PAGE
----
The second and third sections of the piece show Handel’s mastery of counterpoint. The trick with the second section is to make sure the first fugal phrase goes somewhere. The subject has nine Ds in a row: it needs shape and direction, otherwise it ends up sounding like people shouting. For me, the phrase needs to start strongly, drop a little and then grow toward “him“. As I frequently shout at our choir when they’re singing: “to whom???”. Once that’s out of the way, Handel’s brilliant writing allows everyone to sing very lightly, letting through anyone who comes in with the main theme. It takes real discipline to sing fugues well – much of the battle is in listening, so you can hear when you are, and when you are not, the most important part. Again, all dynamics are based upon the harmony and tessitura.
The third section is one glorious crescendo. The start contains some of Handel’s most beautiful fugal writing. The phrases need their peaks and troughs, but generally speaking I like these first phrases sung through – if not, they end up becoming slightly sea-sick (which does happen a little in my choice of recording…sorry, guys!!). After a beautifully intimate string duet, the choir come in gloriously, with the basses leading the way with the tune. After another, shorter, string duet, the movement proper begins. The ebbs and flows come both from the harmony and the melody in this section.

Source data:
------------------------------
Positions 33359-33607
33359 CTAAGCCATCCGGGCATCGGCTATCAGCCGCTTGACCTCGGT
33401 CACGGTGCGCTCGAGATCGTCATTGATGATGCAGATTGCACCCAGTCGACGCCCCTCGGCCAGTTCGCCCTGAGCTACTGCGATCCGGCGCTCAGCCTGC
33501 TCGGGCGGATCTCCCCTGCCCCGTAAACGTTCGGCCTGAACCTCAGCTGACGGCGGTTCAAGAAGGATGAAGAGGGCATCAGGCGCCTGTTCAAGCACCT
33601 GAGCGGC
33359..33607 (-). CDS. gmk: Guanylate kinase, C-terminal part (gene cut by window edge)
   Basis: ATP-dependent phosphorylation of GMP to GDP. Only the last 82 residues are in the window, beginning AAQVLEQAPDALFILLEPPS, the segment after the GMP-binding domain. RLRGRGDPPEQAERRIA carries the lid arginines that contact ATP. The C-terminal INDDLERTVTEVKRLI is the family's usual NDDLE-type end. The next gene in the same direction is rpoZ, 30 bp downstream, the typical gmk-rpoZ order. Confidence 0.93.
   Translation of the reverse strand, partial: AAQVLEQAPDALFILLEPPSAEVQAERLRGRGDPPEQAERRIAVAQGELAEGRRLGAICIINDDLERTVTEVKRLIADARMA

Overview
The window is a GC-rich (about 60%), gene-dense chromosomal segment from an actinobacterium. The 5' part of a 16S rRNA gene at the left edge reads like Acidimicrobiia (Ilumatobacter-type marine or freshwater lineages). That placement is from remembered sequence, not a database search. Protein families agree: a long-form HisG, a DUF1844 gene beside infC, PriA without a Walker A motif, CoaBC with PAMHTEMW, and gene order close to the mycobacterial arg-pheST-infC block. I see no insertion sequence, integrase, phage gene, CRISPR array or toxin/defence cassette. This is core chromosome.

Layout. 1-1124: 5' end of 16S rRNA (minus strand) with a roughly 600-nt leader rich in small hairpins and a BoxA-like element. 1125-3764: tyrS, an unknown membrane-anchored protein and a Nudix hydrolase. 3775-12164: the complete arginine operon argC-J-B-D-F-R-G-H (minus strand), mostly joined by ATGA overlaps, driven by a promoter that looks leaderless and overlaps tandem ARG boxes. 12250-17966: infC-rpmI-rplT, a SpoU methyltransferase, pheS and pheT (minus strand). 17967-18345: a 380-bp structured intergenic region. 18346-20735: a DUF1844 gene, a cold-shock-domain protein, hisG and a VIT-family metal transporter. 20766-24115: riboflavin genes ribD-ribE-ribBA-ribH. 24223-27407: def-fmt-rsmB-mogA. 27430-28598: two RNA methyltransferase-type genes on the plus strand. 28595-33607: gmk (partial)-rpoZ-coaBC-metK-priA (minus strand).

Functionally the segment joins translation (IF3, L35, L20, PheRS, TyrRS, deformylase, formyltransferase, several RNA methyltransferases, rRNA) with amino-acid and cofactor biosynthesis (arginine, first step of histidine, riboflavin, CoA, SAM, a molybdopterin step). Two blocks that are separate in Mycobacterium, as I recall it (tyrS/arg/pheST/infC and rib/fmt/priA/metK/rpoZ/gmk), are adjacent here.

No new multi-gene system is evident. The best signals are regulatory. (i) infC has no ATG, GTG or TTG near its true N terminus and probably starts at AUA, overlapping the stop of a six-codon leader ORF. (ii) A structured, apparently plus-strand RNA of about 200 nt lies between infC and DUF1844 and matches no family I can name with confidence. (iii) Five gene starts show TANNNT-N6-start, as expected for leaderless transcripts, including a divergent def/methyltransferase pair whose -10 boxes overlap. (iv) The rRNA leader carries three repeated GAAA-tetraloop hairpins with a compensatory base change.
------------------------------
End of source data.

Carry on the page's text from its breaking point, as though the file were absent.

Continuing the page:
The first part of the contrapuntal writing (letter H, in the video with the score) begins with phrases which keep rising by a tone each time, creating a natural crescendo. I have two favourite moments in this piece, firstly at letter K, where the diminuendo is created not only by the natural falling of the melody, but also of the introduction of a C natural, which softens the tonality as it heads towards G major. Three bars later, however, the C# returns, which immediately charges the music with renewed energy to go with the newly-rising melodies. The alto entry on a G, just before the sopranos final top A, is, in my opinion, the best note in The Messiah.
This piece, more than most, often suffers from “end of concert” syndrome, where people are so pleased to be on the final chorus after 2 and a bit hours of singing many fast notes that they simply shout it. I’ve certainly been guilty of that!! For me, the best performances have been when that doesn’t happen – if everything builds properly the ending is exhilarating.
The closest recording I can find to everything I’ve said above, so therefore my recommended recording, is Emmanuelle Haim with Le Concert d’Astrée: Click Here
And here is a video with the score (helpfully, YouTube says it’s performed by “unknown artist”): Click Here